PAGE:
On the road to Turkey
Hiking up to Sumela Monastery

Sumela monastery
Our hotel in Macka
Leaving the pretty mountain town of Macka it was time for more goodbyes as Bree & Linc left to return to Australia for a family wedding.  The group gradually shrinking as Lisa had taken herself off to Armenia for a few days but would rejoin for the end of trip celebrations in Istanbul and Adrian had also unexpectedly been called away early on business.  The weather then decided to join in and having had virtually no rain all trip it chose the final week to make an appearance.  Rather than endure a final bushcamp in plummeting temperatures and pouring rain Pete & Kirsten took a popular decision to stay in a rather nice hotel in Sivas instead.  Breaking up the journey, which the next day took them to Goreme in the heart of Cappadocia.

Bye bye Bree & Linc
The group enjoyed a full day tour of the area including the underground city of Kaymakli, carved out of volcanic rock and some 4,000 years old, then on to a pottery where Mark had a go himself and proved why it’s best to leave some things to the professionals.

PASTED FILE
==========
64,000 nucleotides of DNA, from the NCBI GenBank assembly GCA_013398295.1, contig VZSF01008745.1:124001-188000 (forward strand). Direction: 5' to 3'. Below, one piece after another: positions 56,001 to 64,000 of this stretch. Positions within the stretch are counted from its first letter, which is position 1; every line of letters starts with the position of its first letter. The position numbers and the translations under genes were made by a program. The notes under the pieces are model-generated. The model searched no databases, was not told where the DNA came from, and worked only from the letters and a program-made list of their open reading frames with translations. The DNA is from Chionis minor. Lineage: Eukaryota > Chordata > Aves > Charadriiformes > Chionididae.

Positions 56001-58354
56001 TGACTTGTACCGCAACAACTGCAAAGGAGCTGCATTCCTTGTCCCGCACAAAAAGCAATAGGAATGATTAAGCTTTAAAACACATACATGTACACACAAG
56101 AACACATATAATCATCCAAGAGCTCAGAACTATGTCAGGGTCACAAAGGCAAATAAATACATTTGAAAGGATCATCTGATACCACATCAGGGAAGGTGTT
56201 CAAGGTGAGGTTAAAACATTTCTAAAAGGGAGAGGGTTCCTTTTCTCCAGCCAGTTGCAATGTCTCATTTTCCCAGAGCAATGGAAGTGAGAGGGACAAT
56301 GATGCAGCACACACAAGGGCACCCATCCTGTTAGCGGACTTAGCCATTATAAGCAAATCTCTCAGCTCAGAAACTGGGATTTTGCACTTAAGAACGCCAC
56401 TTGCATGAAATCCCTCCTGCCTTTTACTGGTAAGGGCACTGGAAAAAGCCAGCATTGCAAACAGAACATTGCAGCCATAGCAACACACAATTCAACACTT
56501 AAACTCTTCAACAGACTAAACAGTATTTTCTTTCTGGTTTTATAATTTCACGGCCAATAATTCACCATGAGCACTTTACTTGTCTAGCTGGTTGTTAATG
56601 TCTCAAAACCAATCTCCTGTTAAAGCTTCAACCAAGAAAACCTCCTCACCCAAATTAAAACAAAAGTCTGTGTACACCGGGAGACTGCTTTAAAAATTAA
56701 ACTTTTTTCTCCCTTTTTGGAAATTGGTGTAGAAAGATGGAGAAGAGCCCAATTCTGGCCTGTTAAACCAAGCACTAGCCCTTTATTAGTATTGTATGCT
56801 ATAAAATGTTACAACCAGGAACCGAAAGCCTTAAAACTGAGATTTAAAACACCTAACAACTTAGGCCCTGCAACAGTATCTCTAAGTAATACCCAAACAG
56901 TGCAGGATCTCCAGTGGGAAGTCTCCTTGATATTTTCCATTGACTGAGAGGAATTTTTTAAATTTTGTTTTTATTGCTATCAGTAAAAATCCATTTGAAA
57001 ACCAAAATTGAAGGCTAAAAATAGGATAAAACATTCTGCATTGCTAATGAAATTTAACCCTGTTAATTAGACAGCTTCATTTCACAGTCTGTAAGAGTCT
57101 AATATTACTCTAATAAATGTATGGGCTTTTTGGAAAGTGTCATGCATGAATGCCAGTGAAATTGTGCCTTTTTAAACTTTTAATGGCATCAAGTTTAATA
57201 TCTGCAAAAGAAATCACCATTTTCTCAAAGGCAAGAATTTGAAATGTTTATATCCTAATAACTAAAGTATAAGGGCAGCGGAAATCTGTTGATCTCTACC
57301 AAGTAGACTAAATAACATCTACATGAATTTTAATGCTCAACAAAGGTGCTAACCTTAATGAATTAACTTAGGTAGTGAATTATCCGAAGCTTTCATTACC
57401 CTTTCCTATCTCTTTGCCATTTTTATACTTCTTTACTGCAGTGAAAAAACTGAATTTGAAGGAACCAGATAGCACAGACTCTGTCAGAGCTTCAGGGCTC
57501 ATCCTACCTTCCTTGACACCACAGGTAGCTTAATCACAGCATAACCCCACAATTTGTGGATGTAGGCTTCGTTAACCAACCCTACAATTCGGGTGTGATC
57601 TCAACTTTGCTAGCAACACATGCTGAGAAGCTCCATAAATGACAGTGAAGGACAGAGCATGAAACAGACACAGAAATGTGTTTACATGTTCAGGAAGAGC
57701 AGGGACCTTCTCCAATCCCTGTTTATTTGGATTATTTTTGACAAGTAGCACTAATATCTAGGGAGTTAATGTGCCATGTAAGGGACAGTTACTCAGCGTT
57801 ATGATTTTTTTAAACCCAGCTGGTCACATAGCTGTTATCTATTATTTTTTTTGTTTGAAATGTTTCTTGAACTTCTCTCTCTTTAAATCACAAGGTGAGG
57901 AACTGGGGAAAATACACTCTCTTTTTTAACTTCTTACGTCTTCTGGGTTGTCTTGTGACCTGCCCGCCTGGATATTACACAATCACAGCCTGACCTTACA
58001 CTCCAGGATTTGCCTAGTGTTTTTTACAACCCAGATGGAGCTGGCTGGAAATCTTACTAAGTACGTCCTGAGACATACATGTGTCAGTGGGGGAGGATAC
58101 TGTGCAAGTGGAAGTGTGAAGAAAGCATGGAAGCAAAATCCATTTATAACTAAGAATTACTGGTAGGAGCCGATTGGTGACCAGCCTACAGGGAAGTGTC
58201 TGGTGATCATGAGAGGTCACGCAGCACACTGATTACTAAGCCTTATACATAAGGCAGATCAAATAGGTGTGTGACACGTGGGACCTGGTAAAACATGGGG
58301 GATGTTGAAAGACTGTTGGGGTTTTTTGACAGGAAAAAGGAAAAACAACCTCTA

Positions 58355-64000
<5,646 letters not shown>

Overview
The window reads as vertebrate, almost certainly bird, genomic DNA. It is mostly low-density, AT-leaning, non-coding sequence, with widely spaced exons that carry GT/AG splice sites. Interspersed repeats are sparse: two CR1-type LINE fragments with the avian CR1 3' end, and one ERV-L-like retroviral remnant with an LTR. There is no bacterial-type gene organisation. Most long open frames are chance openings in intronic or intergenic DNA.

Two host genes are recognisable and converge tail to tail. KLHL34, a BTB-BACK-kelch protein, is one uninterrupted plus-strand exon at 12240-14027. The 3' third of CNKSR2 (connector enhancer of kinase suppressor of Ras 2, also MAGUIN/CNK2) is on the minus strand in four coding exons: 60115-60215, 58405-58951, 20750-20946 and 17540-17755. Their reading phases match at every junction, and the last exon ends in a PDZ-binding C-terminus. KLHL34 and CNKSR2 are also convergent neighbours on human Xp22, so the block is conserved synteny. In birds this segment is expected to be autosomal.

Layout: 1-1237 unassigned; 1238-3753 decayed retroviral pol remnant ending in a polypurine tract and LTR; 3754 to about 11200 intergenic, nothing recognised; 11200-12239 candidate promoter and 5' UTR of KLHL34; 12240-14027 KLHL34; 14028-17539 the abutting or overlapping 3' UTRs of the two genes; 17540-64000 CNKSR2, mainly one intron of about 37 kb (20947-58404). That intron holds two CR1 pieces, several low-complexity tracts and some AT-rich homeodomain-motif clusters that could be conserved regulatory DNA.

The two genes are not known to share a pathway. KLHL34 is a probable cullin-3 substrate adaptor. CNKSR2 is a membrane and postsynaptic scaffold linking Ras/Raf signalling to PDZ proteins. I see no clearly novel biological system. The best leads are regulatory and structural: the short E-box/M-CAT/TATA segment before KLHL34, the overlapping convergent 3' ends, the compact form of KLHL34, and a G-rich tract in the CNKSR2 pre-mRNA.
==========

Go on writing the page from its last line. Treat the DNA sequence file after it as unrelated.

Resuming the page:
The fairy chimney landscape around Goreme
Rae & Phill
Underground in the caves
Tan & Vicky
Mark having a go at the wheel
Not a bad effort
Who won Movember?  He did!
The following morning, such an early start the stars were still out, the weather played ball and a misty atmospheric morning cleared beautifully for a breathtaking balloon ride over the stunning landscape, narrowly skimming the fairy chimneys.  Toasting the flight with bubbly on landing, all before breakfast, it was the trip of a lifetime and a welcome highlight as the end of the trip drew rapidly nigh.